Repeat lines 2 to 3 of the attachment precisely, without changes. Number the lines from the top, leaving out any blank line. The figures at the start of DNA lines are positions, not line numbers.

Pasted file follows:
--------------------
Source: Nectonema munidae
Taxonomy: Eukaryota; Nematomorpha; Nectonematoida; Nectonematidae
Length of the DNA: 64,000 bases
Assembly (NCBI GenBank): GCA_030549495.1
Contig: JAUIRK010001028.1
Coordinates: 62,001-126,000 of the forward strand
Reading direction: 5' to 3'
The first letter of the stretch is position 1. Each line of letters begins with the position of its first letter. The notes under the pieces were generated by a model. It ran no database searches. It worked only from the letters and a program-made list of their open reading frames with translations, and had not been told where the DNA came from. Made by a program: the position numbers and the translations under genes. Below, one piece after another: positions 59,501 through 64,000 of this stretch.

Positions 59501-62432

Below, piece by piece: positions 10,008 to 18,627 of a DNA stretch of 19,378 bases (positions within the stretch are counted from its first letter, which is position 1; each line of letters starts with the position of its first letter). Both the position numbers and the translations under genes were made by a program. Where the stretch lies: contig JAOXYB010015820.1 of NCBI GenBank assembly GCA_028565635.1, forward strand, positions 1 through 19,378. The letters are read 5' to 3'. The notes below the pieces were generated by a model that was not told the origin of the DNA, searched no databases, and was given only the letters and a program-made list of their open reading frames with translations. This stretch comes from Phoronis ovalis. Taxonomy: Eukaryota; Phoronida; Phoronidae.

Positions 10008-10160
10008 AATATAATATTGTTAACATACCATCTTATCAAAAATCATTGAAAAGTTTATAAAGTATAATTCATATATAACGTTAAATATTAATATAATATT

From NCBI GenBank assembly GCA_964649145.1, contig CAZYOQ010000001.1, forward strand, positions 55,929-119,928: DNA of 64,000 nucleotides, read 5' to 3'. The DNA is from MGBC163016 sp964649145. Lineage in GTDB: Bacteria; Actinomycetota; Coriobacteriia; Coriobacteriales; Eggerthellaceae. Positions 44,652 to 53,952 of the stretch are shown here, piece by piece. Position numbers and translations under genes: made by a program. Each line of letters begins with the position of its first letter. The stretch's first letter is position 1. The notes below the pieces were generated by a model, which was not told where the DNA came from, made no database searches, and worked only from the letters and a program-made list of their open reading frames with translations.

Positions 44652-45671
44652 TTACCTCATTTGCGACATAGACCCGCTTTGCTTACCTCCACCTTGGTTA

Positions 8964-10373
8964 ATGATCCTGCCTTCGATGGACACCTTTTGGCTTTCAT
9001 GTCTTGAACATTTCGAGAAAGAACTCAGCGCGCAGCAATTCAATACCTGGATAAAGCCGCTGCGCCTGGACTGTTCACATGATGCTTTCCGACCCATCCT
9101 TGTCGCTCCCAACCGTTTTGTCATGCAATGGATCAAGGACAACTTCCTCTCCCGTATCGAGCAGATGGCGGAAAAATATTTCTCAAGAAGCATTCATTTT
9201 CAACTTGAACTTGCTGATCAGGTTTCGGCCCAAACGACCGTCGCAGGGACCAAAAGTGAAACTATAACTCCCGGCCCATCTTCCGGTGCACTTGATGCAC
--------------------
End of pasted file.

Taxonomy: Eukaryota; Nematomorpha; Nectonematoida; Nectonematidae
Length of the DNA: 64,000 bases